The city will join a growing number of munici- palities involved in
the creation of a regional state-of-the-art radio communications
The Burbank City Council voted unanimously this week to join a
joint powers agency that will develop Interagency Communications
Interoperability System, known as ICIS.
When the system is completed several years from now, police, fire
and public safety personnel will be able to communicate by radio
across city boundaries in a more seamless manner.
As it stands, authorities must shift over to other radio channels
when they travel from one jurisdiction to another during an incident.
“It would be of particular benefit in our city to police,” Burbank
Water and Power Assistant General Manager Greg Simay said. “If there
was a police chase across several cites, rather than having to go
through third-party commu- nications, we could maintain
Police Chief Thomas Hoefel said joint communication is a
significant benefit because in a growing public safety environ- ment
of mutual-aid agreements among cities, police and fire departments
are more likely to be traveling into other jurisdictions.
“We could travel from city to city to city, always being able to
communicate with our folks back in Burbank,” Hoefel said.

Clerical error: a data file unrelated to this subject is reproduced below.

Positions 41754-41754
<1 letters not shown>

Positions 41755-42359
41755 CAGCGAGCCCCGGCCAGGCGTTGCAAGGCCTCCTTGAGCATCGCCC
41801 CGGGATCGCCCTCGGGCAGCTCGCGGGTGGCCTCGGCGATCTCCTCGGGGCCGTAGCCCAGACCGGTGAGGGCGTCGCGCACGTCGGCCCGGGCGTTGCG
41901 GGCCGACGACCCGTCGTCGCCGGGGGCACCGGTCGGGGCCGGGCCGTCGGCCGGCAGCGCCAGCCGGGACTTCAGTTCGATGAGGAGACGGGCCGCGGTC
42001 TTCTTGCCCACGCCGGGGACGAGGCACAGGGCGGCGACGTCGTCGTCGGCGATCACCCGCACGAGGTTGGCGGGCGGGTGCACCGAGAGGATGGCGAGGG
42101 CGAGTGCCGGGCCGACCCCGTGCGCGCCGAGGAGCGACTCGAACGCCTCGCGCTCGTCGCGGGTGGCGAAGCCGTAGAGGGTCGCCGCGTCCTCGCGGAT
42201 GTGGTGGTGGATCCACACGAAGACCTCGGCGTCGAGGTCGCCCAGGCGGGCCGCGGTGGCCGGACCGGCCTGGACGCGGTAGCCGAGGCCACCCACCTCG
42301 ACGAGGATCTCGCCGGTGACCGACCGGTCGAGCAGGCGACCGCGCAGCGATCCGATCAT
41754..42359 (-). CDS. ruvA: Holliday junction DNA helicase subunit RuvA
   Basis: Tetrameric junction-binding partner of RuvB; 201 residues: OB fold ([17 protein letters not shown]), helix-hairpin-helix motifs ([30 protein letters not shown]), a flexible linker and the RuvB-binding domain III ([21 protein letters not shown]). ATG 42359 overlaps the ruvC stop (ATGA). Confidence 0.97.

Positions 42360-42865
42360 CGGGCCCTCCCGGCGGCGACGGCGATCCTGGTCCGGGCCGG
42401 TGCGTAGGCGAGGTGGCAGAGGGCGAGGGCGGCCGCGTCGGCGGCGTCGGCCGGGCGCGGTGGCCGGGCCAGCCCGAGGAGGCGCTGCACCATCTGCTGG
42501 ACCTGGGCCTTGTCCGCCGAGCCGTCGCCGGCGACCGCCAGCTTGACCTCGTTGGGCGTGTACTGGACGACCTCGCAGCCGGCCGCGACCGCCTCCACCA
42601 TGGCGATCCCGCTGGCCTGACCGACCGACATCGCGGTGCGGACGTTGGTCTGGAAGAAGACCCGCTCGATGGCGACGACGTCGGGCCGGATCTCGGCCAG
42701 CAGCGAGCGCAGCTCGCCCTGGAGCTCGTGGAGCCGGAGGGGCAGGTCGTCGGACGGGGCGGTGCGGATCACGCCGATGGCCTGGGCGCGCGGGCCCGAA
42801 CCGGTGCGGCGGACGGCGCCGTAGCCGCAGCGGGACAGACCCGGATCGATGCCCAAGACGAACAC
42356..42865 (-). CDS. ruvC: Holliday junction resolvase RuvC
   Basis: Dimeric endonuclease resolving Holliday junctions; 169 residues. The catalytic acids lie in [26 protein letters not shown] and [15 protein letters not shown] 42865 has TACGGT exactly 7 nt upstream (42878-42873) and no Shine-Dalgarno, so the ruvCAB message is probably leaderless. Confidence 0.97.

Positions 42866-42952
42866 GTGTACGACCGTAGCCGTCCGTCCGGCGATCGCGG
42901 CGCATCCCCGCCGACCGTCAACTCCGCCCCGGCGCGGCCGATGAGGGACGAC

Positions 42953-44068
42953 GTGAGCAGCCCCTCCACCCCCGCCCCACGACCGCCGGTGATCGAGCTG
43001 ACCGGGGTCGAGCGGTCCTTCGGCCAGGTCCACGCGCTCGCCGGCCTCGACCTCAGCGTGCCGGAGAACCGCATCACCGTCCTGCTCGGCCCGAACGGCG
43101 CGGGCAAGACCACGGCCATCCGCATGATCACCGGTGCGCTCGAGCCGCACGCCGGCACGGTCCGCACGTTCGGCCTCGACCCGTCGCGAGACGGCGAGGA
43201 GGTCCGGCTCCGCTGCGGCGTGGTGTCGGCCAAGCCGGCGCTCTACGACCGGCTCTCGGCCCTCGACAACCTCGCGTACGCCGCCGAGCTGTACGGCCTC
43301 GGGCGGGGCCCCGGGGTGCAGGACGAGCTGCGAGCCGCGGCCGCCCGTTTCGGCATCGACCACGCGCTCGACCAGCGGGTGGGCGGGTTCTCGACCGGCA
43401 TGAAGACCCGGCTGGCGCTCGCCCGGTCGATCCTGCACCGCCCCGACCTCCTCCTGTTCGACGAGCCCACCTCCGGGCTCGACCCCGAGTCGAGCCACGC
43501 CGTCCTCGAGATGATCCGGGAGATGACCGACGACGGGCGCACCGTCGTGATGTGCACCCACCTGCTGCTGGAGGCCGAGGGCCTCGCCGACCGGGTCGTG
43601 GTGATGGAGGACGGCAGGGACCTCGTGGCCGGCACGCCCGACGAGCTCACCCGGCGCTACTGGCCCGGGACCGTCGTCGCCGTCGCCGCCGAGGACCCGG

Several cities have already become part of the agency that will
develop the system. They include Glendale, Pasadena, Beverly Hills
and Culver City.
Cities in the San Gabriel Valley have also shown interest, said
Simay, who cited the threat of terrorism and natural disasters as
part of what is driving interest in the system.
“The specter of terrorism is regional and demands region-wide
communications,” he said.
Another driving force behind the system is the city’s need to
update its radio commu- nications system. Officials planned to
upgrade regardless of participation in the agency, but the city will
save more than $1 million by joining forces with other
municipalities. Annual costs to the city by participating in ICIS
would range between $49,000 to $134,000, according to a staff report.
The ICIS system would provide city officials with the ability to
use both digital and analogue technology and to maximize radio
signals and radio channels.
Burbank City Manager Mary Alvord will appoint a representative to
the agency board, which is subject to Brown Act public meeting
A key issue is still the $16 million in federal funding needed to
complete the system, which is said to be the brainchild of Steve
Hronek, Glendale’s information technology administrator.
“Unfortunately, none of these things happen overnight,” Hronek
said. “We desperately need money from Congress to make this thing a
Reporter Josh Kleinbaum contributed to this story.